Tuesday, January 01, 2008

Thoughts On Intermarriage


Here is an except from a posting of mine to the Reconstuctionist email list, about intermarriage. Not sure this entirely captures my thoughts, but its a start.

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Inter-marriage is a fact of contemporary diaspora life. So we better get used to it, and make the best of it. I don't think we should be promoting it, but I do think we should keep our eye on what is truly important.

I am reminded of the quip of a friend, who said: "Who is a Jew? Someone whose grandchildren are Jewish." From the perspective of maintaining the Jewish people's numbers, and from the perspective of passing on one's own world-view, this is indeed the test. Jews, of all stripes, gain great meaning from being part of an unbroken chain, of a struggle and a story spread over generations.On the other hand, the goal of every marriage should be first and foremost the happiness/fulfillment of the parties to the marriage.

I would rather my children found happy marriages with non Jews, than sad ones with Jews. But I really hope they will find happiness with partners who are Jewish, because that increases the chances of the grandchildren identifying as Jews, benefiting from what I feel is a valuable tradition, and fulfilling my wish to be able to see myself as part of the "unbroken chain". But this is all an "odds" game. In today's world, it is possible (maybe likely) that a dual Jewish couple will assimilate to such an extent that "Jewish' becomes a label devoid of meaning and purpose. Conversely many intermarried couples produce children who do identify as Jews, and quite often with more content and meaning than children of two Jewish parents. (This pre-supposes that the non-Jewish parent is willing to have his child brought up as a Jew.) We have several examples of families like this on my congregation.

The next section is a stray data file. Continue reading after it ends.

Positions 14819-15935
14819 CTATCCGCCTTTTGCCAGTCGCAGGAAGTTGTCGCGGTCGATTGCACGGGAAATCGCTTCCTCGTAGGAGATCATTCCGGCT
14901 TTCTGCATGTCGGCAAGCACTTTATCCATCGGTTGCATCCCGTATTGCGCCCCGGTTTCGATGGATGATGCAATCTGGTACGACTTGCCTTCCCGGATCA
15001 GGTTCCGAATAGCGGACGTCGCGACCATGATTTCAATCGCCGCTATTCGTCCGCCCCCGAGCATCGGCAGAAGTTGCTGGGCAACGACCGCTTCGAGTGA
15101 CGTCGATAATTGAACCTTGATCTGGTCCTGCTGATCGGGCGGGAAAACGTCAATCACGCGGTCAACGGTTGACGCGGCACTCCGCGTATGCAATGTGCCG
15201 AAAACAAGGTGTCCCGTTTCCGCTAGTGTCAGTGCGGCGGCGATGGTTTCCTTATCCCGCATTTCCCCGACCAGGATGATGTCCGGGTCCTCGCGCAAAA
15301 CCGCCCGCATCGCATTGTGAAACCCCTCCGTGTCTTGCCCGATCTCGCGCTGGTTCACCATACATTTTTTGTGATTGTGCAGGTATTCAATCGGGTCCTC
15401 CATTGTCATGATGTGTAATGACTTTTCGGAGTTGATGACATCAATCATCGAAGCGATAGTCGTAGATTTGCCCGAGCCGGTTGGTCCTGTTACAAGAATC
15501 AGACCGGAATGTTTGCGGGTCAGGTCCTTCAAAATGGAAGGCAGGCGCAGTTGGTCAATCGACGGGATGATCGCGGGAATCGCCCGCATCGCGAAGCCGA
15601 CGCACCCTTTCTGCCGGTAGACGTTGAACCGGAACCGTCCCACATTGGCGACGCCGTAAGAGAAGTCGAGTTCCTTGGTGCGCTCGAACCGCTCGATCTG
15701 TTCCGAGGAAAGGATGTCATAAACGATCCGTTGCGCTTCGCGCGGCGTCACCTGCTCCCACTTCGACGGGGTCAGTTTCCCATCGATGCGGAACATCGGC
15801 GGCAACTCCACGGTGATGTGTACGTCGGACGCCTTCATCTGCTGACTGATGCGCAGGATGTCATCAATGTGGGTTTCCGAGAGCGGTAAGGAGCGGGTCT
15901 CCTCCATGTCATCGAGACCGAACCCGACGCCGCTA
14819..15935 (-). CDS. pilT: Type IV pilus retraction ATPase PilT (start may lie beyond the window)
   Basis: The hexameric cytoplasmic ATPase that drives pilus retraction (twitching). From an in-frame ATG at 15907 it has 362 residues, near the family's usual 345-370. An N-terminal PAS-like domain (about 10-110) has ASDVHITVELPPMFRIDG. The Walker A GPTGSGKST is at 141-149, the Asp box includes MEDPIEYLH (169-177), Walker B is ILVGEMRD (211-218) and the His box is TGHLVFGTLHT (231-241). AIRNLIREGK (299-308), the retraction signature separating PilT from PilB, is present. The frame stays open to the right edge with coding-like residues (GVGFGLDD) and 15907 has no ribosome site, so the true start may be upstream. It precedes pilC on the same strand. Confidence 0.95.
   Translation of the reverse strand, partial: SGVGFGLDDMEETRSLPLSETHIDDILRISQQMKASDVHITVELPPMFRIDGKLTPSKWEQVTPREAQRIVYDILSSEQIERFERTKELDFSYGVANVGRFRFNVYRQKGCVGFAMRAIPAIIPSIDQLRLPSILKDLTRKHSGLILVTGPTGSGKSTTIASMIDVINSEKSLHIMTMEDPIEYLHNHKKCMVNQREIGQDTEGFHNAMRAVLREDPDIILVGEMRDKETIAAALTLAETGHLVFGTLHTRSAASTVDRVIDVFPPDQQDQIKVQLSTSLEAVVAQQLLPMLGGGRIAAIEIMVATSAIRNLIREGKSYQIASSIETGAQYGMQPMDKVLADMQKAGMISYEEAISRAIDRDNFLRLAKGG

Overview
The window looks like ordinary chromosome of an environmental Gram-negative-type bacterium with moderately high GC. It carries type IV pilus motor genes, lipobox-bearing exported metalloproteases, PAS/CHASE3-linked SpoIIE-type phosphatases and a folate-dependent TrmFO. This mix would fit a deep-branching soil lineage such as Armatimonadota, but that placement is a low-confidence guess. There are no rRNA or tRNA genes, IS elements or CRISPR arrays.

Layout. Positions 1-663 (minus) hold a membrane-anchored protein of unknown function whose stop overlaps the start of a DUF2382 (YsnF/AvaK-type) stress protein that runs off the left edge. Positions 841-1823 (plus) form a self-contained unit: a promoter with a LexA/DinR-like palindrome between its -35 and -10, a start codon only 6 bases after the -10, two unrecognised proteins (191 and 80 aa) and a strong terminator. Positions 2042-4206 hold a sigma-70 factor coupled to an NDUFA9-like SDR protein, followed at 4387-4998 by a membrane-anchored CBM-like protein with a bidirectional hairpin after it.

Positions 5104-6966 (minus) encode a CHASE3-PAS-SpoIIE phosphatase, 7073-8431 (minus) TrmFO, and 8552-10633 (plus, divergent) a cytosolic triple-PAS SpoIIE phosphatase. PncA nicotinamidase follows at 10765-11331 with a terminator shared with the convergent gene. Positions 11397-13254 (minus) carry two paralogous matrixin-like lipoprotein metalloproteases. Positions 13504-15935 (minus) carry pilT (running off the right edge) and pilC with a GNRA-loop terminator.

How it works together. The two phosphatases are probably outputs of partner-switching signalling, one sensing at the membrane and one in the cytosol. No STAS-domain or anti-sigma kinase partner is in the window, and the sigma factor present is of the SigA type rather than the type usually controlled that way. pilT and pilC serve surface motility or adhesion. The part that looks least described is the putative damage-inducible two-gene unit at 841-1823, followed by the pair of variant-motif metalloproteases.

We must also remember that while words are categorical ("Jew", "Gentile"), reality is not. People exist in a continuum of consciousness, practice, "blood". And things change: secularized people become spiritual seekers, and religious people loose their faith.

Finally there is the issue raised by the question "Do liberal Jews, Christians, Buddhists, Muslims have more in common with each other than the conservatives in their own traditions? Do fundamentalists of all religions have more in common with each other than with liberals in their own traditions?" Last night, Sheryl and I were at a New Year's Eve dinner with several members of our friends. One couple (cultural and political Jews - 100% atheists) had just returned from visiting their daughter, son-in-law, and grandchild in Israel. The daughter and son-in-law had become "baalei tshuvah". He was studying in a Kolel. She was studying too, but mostly getting ready to have more babies. They had applied to be emissaries (shlichim) of some Hardei outreach group. The parents were not happy about this. (That's putting it mildly!) Another couple ( founders of our shul, their daughter is married to a reform rabbinical student) had their son and his non Jewish wife visiting. They think she is great. Their new grandson had a brit, and they were discussing the merit of "converting" their grandchild. They seemed very pleased with the situation.

Clearly we are not in Krakow any more.

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